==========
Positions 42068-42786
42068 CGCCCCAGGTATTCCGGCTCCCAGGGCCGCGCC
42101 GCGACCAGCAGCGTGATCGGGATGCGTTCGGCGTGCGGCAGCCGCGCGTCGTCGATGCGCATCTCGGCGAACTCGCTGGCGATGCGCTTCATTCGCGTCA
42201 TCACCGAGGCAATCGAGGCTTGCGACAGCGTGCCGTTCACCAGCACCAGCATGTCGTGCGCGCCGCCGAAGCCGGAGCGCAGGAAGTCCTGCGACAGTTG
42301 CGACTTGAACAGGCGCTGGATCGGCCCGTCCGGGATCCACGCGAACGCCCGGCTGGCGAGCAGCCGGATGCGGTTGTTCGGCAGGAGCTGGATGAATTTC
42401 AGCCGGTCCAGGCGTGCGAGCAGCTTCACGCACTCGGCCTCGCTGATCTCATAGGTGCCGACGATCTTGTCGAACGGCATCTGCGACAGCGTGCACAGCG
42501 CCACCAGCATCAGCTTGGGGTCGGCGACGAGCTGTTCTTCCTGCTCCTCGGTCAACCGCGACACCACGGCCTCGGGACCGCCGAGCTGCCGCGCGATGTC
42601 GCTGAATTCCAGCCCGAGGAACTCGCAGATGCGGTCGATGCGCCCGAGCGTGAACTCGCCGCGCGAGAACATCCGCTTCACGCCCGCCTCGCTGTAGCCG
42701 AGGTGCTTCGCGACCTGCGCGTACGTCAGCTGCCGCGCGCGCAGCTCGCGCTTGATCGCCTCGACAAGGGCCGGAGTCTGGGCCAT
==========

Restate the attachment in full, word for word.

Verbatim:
Positions 42068-42786
42068 CGCCCCAGGTATTCCGGCTCCCAGGGCCGCGCC
42101 GCGACCAGCAGCGTGATCGGGATGCGTTCGGCGTGCGGCAGCCGCGCGTCGTCGATGCGCATCTCGGCGAACTCGCTGGCGATGCGCTTCATTCGCGTCA
42201 TCACCGAGGCAATCGAGGCTTGCGACAGCGTGCCGTTCACCAGCACCAGCATGTCGTGCGCGCCGCCGAAGCCGGAGCGCAGGAAGTCCTGCGACAGTTG
42301 CGACTTGAACAGGCGCTGGATCGGCCCGTCCGGGATCCACGCGAACGCCCGGCTGGCGAGCAGCCGGATGCGGTTGTTCGGCAGGAGCTGGATGAATTTC
42401 AGCCGGTCCAGGCGTGCGAGCAGCTTCACGCACTCGGCCTCGCTGATCTCATAGGTGCCGACGATCTTGTCGAACGGCATCTGCGACAGCGTGCACAGCG
42501 CCACCAGCATCAGCTTGGGGTCGGCGACGAGCTGTTCTTCCTGCTCCTCGGTCAACCGCGACACCACGGCCTCGGGACCGCCGAGCTGCCGCGCGATGTC
42601 GCTGAATTCCAGCCCGAGGAACTCGCAGATGCGGTCGATGCGCCCGAGCGTGAACTCGCCGCGCGAGAACATCCGCTTCACGCCCGCCTCGCTGTAGCCG
42701 AGGTGCTTCGCGACCTGCGCGTACGTCAGCTGCCGCGCGCGCAGCTCGCGCTTGATCGCCTCGACAAGGGCCGGAGTCTGGGCCAT